Burr Sutter | Devoxx

Burr Sutter
Burr Sutter Twitter

From Red Hat

A lifelong developer advocate, community organizer, and technology evangelist, Burr Sutter is a featured speaker at technology events around the globe—from Bangalore to Brussels and Berlin to Beijing (and most parts in between)—he is currently Red Hat’s Director of Developer Experience. A Java Champion since 2005 and former president of the Atlanta Java User Group, Burr founded the DevNexus conference—now the second largest Java event in the U.S.—with the aim of making access to the world’s leading developers affordable to the developer community. When not speaking abroad, Burr is also the passionate creator and orchestrator of highly-interactive live demo keynotes at Red Hat Summit, the company’s premier annual event.

Blog: developers.redhat.com

cloud Cloud, Containers & Infrastructure

Canaries and Kubernetes

Quickie Sessions

Demo: Wrap your Java applications as docker linux containers with built-in service discovery and load-balancing, zero-downtime rolling updates and canary deployments.

cloud Cloud, Containers & Infrastructure

Cloud Native with Kubernetes


Being a cloud native developer requires learning some new language and new skills like circuit-breakers, canaries, Linux containers, tracers, pods and sidecars.

Code is easy, but fast deployment cycles are hard. In this session, we will introduce you to cloud native architecture by demonstrating numerous principles and techniques for building and deploying Java monolithic apps or microservices via Spring Boot, Wildfly Swarm and Vert.x, while leveraging Kubernetes with OpenShift.

method_archi Methodology & Culture

A Phoenix Project War Story

Quickie Sessions

A real life example of a Phoenix Project war story, learning agile and DevOps the hard way and living to tell about it - a cautionary tale. 

Speaker Q&A

Who should attend your session, Canaries and Kubernetes?

Why do we have 2-week sprints to then wait 2 to 6 months to deploy?
Architects and Developers who wish to see how something like Kubernetes could greatly increase their deployment speed and success.

What are the 'next steps' for an attendee to take after attending your session?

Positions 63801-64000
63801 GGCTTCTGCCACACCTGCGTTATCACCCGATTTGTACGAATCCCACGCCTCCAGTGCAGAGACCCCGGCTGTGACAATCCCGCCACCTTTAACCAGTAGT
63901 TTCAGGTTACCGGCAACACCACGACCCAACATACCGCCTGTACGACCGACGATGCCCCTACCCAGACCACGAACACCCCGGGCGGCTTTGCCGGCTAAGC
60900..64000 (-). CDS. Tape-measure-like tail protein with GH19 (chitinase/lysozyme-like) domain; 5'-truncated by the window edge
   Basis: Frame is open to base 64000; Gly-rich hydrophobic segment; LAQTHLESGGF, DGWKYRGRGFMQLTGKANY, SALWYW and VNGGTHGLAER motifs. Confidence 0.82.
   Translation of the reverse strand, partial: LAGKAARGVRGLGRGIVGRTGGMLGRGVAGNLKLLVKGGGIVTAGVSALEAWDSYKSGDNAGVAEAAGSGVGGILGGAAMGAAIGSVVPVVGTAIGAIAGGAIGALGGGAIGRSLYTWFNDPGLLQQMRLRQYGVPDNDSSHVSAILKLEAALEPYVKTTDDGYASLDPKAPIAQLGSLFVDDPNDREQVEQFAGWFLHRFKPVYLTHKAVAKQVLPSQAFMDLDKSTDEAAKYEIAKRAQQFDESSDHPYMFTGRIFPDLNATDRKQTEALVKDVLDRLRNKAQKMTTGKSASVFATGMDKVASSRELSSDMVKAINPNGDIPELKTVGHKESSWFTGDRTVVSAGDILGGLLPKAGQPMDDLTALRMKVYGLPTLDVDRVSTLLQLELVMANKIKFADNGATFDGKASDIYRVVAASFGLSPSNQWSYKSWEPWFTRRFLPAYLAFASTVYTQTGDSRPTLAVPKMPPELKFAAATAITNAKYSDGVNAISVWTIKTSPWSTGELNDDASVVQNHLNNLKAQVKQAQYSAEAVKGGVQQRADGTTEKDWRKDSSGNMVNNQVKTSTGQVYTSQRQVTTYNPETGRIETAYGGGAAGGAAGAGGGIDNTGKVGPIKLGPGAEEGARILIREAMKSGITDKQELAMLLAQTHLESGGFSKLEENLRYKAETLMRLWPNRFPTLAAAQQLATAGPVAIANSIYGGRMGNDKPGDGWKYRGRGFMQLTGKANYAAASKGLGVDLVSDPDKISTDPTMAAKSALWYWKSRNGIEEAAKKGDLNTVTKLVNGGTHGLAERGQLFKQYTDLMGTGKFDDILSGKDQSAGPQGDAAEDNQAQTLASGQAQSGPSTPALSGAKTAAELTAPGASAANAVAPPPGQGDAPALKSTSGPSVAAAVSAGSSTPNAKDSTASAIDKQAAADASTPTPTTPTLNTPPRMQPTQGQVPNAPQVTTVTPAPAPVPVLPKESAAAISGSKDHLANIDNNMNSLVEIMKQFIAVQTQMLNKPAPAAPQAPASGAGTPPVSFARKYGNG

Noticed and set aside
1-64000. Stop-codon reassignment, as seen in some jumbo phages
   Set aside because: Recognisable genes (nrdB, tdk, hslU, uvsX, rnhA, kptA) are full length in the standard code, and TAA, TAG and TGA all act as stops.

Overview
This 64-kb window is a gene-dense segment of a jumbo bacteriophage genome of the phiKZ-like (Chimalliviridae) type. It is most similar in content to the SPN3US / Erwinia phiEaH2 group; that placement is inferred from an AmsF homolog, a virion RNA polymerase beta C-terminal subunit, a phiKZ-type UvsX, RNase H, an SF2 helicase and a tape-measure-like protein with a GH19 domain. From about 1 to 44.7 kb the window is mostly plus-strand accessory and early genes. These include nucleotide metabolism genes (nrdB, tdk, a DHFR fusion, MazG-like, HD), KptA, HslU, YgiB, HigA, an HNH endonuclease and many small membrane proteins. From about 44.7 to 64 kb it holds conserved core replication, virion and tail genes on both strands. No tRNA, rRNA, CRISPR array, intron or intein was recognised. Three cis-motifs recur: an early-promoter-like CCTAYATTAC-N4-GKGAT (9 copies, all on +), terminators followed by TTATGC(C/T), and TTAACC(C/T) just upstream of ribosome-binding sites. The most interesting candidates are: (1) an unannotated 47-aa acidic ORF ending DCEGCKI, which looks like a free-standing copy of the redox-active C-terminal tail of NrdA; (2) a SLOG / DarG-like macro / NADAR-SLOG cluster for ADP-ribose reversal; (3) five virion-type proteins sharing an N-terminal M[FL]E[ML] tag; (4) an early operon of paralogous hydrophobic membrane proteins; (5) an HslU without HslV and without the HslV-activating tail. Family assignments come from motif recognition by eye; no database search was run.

Attend a deeper dive session on Kubernetes. Learn Docker and Linux Containers. Download a Kubernetes/OpenShift environment for your laptop then try blue/green and canary deployments yourself bit.ly/msa-instructions

You have a spare 2 hours in London. What do you do?

Depends on physical location as it takes a bit of time to traverse London. I would say that the British Museum is pretty amazing and worthy of a jog through just to see the Rosetta Stone.

What is canary deployment?

The canary deployment has its name due to the "canary in the coal mine". Coal miners would carry a canary in a cage, deep down in their tunnels as an early warning indicator. The canary would sing, offering the miners entertainment and if the canary fell off its perch dead, the miners knew to escape the mine immediately.

The canary deployment allows you to trickle a tiny bit of real end-user traffic to a new version of your application. Allowing you to see how real end-user transactions interact with your latest release of software and should anything fail, you can easily remove the canary deployment, sending all end-user traffic back to the previous version of the application.

Why should applications be wrapped in a container?

The Linux container provides an ideal packaging solution for the average Java application. It allows the developers, architects and operations teams to all agree on the environment in which the app will run, making it virtually identical from dev to QA to production. What used to be a series of emails or wiki pages to describe an application's operational environment is now a Dockerfile that allows for build and test automation. If time to deployment is a critical metric then there is like a Linux container in your future.